we cue up our 'Good-Time' music titled "Cajun Cookin'" by Andy Bakke, our
favorite Cajun accordionist, let's sit down to talk about food... about
fun... about family gatherings and other gatherings of Acadian people.
have been doing this for centuries! Way back to the winter of 1605-1606...
before Jamestown, before Québec and certainly before the first days
of the Pilgrims at Plymouth Plantation and their Thanksgiving, the Acadians
were celebrating "L'Ordre du Bon Temp"... As our Cajun cousins say: "Laissez
le Bon Temps roullez! / Let the Good Times Roll!"
Acadian leaders needed to keep morale strong to sustain them through their
winters in Port Royal. So what better way than to organize a party around
food and fun? In first-hand accounts by Champlain and by Marc Lescarbot,
who were among the first Acadians that first winter, we learn that
person (the Chief Steward) had the duty of taking care that all around
the table were well and honourably provided for. This was so well carried
out that, though the epicures of Paris often tell us that we had no Rue
aux Ours (this street, still in existence in Paris, was the street of the
rotisseurs, or sellers of cooked meat). Over there, as a rule we made as
good cheer as we could have in this same Rue aux Ours and at less cost.
For there was no one who, two days before his turn came, failed to go hunting
or fishing, and to bring back some delicacy in addition to our ordinary
fare. So well was this carried out that never at breakfast did we lack
some savoury meat of flesh or fish, and still less at our midday or evening
meals; for that was our chief banquet, at which the ruler of the feast
or chief butler, whom the savages called Atoctegic, having had everything
prepared by the cook, marched in, napkin on shoulder, badge of office in
hand, and around his neck the collar of the Order, ... after him all the
members of the Order, carrying each a dish. The same was repeated at dessert,
though not always with so much pomp. And at night, before giving thanks
to God, he handed over to his successor in the charge the collar of the
Order, with a cup of wine, and they drank to each other."
was given all of the flourishes and ceremony they could muster. Once the
banquet table was set, the Host with staff in hand would elaborately, pompously
and always with great humor announce the menu. Finally, the Host would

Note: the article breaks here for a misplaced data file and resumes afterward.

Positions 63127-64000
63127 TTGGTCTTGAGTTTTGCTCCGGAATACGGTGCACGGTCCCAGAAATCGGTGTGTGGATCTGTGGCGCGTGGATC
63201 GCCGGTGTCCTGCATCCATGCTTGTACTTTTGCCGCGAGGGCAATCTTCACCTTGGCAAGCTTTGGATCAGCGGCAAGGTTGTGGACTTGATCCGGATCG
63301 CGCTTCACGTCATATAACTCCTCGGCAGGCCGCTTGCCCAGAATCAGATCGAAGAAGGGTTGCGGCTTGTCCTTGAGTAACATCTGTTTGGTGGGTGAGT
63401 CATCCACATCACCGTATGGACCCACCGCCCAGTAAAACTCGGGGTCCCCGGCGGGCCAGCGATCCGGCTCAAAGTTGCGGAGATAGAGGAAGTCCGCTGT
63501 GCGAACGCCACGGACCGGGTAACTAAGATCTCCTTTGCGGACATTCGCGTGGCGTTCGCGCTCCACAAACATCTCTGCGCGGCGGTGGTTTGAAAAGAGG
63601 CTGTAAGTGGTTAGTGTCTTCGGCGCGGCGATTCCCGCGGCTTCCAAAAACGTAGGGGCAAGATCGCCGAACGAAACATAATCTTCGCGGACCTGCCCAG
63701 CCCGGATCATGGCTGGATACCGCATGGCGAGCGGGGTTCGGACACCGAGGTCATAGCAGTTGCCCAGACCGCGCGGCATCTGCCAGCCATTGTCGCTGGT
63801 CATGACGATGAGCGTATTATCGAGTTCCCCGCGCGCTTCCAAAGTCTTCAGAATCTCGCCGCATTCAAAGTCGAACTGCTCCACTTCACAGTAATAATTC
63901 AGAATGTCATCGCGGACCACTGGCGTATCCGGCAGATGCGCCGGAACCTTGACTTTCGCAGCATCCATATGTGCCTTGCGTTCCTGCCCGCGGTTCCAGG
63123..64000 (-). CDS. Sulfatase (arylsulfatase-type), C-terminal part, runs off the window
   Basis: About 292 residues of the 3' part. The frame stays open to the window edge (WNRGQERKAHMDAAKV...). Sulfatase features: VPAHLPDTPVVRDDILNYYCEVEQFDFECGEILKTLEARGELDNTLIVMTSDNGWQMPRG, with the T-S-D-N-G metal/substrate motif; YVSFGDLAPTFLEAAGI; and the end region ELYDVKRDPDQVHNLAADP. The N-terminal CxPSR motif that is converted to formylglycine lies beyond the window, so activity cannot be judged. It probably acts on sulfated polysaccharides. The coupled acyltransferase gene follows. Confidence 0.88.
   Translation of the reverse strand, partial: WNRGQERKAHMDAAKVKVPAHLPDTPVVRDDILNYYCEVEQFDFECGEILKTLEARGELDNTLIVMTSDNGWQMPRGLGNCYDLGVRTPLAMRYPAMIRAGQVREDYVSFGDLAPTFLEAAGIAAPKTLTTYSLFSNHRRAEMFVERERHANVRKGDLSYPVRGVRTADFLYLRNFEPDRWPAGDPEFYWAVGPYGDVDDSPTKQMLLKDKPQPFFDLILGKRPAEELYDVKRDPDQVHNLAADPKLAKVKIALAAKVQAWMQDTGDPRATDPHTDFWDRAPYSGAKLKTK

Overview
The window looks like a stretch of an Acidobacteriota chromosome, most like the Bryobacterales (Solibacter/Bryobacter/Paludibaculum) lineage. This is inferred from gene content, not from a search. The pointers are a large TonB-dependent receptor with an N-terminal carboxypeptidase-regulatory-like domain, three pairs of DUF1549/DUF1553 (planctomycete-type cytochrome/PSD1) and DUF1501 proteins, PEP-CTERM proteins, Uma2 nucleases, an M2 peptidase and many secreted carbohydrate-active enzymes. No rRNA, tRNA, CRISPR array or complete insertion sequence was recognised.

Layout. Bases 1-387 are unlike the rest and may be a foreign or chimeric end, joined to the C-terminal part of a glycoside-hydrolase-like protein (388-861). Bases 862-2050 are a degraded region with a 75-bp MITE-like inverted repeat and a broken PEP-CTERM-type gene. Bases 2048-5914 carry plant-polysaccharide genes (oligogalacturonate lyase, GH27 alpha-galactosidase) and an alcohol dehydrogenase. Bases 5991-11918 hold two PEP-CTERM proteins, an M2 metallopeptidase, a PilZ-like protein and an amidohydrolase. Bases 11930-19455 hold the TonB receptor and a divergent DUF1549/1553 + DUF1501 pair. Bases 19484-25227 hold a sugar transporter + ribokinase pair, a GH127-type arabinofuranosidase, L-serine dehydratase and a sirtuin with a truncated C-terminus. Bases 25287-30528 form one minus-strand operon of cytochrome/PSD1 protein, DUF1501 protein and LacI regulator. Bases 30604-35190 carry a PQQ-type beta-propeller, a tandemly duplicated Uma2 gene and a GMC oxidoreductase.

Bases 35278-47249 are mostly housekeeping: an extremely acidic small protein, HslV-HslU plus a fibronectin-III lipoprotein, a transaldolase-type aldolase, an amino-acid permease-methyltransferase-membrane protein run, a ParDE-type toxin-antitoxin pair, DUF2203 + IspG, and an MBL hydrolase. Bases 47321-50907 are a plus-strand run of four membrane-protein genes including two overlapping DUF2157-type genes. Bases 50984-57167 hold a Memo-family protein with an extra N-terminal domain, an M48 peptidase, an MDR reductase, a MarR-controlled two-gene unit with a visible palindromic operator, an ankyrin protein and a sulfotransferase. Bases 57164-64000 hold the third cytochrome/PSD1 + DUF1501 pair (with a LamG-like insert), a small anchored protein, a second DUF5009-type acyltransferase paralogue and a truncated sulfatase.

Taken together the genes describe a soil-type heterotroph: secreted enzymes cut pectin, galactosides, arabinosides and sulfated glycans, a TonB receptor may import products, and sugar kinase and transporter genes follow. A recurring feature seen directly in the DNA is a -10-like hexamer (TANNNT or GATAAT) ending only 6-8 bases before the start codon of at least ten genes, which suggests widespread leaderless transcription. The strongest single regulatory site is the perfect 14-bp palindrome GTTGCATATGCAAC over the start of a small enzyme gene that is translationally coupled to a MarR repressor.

command to all: "Let us eat!"
thing for sure, the role of the Host was taken most seriously by those
early Acadians. It was a matter of pride and a matter of honor. Great alliances
were created in this tradition that would serve the future Acadians well,
when some Hosts would take to barter or even bribe the local Indians for
special treats that no one before had ever served!
Acadians were able to procure a wide variety of meats including: fresh
salmon, roast fowl such as mallard duck, geese, partridge and other birds,
roasted venison such as deer, moose and caribou, and other delicacies such
as beaver, otter, bear, rabbit, wildcat, and raccoon. Custom and preferences
change over time. In the new world, beaver was a delicate meat like that
ROYAL HABITATION Storeroom/Winecellar in 1605... Game for the next Acadian
gathering of "L'Ordre du Bon Temps"...
Parcs Canada, Port
Royal National Historic Site.)
the meal and with bellies full, the Acadians would spend the evening by
the fire exchanging stories, jokes and toasts. Finally, at the end of the
evening, the evening's Host would pass the insignia and staff to his successor.
And, the process would begin again for the next evening's fun.
consider the subject of Acadian and Cajun foods, let us not forget the
rich inheritance that we have been given by our ancestors. God bless them!
is no question that food and well-prepared meals are a central part of
any culture and that is especially true for Acadians whether in Nova Scotia,
New Brunswick, Québec or Louisiana. So we're opening this new section
which will focus on food and our customs surrounding food.
are two parts to this section. One, a RECIPE ARCHIVE / ARCHIVE
RÉCETTE which will collect everyone's contributions for Acadian,
Cajun and French-Canadian recipes. Where we can, we will try to classify
each as distinctly Acadian as opposed to Cajun, or as opposed to French-Canadian.
Many of us come from families with mixed Acadian and French-Canadian origins
and often, the foods get mixed up as do the customs. The second section
will attempt to record our Acadian, Cajun and French-Canadian CUSTOMS
AND TRADITIONS. While we focus on Acadian genealogy and history
in our website, here, we will include French-Canadian foods and customs
in this section as a way of knowing which are the Acadian foods and customs
as opposed to the French-Canadian foods and customs. For example, are ployes
Acadian or French-Canadian? Are crètons Acadian or French-Canadian?
How about tortière, six-pâte, etc?
the success of this section will depend largely on you, the family member...
you, the visitor whether you're Acadian, Cajun or French-Canadian.... or
whether you speak or write english or french. I would ask especially those
from the St-Mary's Bay area, from Louisiana and from the heart of the St-John
Valley and of Québec to send us your grandmother's recipes so we
can compare them and find out more about them.
us your recipe and be sure that you include three things:
If you have
a photo which shows the food, we will be delighted to add it to our website.
We will be sure to credit you for the recipe. So start sending me your
Acadian, Cajun and French-Canadian recipes that you have been keeping secret
for so many years. Come on, let's share! We're waiting for you...
whether you think that the recipe as either Acadian, Cajun or French-Canadian,
the list of ingredients, and
the mixing and cooking instructions.